I like to think eggs. I took a picture of the farming area after I ate and there was no one from the restaurant outside for me to ask. Good question haha.

To uh… those with deeper pockets… lol


That’s not just deep, that’s a Mariana trench.


That makes me feel sick.

Thanks for the update @Night07. Wow, that definitely feels like something out of sorts in this pandemic and time of major unemployment.

It reminds me of when I read that Masa (NY) was offering $800 sushi takeout boxes during COVID-19. :frowning:

I’ve spent $800 for an Easter Sunday Brunch for 22 people (tip included). Didn’t bother me.

$850 for one is an obsenity.


What’s on the menu? Well, about what you’d expect for a meal that costs nearly a grand: a bottle of 2006 Dom Perignon, truffles, Regiis Ova caviar, foie gras, wagyu beef and “extended canapés and dessert service.”

Um, exactly how much Dom Perignon per person? What’s the price to substitute San Pellegrino? :grin:


“…The table is yours for the evening” The table should be yours to TAKE HOME!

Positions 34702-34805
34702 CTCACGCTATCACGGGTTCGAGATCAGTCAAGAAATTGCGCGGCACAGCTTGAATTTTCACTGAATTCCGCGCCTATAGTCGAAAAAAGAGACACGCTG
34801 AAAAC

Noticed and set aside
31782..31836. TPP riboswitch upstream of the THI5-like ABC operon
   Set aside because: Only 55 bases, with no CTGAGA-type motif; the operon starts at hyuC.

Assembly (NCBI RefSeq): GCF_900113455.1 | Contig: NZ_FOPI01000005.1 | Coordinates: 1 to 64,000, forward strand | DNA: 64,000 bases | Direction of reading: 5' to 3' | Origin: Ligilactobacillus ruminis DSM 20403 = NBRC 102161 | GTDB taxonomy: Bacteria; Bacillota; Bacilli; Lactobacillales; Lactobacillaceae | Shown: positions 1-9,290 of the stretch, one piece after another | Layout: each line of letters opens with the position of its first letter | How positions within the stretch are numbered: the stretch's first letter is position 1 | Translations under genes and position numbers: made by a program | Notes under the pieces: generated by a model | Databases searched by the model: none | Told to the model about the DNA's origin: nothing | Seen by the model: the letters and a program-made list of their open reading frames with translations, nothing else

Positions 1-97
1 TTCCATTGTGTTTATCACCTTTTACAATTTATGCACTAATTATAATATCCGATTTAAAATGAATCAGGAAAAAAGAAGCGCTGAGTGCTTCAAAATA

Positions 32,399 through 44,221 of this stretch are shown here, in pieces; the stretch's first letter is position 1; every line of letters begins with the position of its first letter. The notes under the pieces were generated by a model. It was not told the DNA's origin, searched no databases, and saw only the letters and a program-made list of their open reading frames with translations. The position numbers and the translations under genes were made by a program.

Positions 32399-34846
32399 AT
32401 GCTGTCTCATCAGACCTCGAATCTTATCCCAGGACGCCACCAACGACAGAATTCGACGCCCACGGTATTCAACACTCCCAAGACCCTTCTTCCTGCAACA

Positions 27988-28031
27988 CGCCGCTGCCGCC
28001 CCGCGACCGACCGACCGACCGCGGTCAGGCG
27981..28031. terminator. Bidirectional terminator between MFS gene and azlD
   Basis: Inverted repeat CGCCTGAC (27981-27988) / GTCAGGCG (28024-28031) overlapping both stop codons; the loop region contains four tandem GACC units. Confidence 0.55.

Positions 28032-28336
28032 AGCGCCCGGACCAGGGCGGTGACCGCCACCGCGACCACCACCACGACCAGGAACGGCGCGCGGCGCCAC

<_< Each change is an additional 100 bucks.

Though I wouldn’t be surprised if you ask and they’ll try to accommodate anything. Service wise, they’re top notch.

But… yeah a little obscene :confused:

I could see it for a milestone birthday or anniversary when you had budgeted for a weekend in Paris but can’t go or when your wedding plans change from 100 people to your 8 very best friends.

Luckily I’ve already been at a fraction of the current price.

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We won’t even get into asking why people fork over way more than $850 for one person to watch close up ten guys in ill-filling clothing chase a ball around a wooden floor; 22 guys whose faces you can’t see line up across each other then run at each other and fall down and then stand around for 20 seconds before doing the wash rinse repeat routine; or standing for hours in front of deafening sound and when you can’t go to the bathroom while risking hair set on fire from everyone flicking their Bics.


I would never in a million years pay $850 for a single dinner or a ticket to a sports event. Maybe a new set of tires? Some of us are more practical than others and spend our money differently.


I have never eaten at French Laundry. Interestingly, for $850 and with the current exchange rate, you can fly round trip to Mexico City AND have a very fine meal at Pujol or Quintonil.


I don’t find it obscene, though it’s way out of my league. Keeping the staff employed while serving a small number of diners is going to make it expensive. The alternative is to lay people off. Keller can pull in the people with deep pockets, and I find nothing wrong with them helping keep the restaurant afloat during the pandemic. I find it admirable.


Wonderful post. Felt like I was there. Thanks!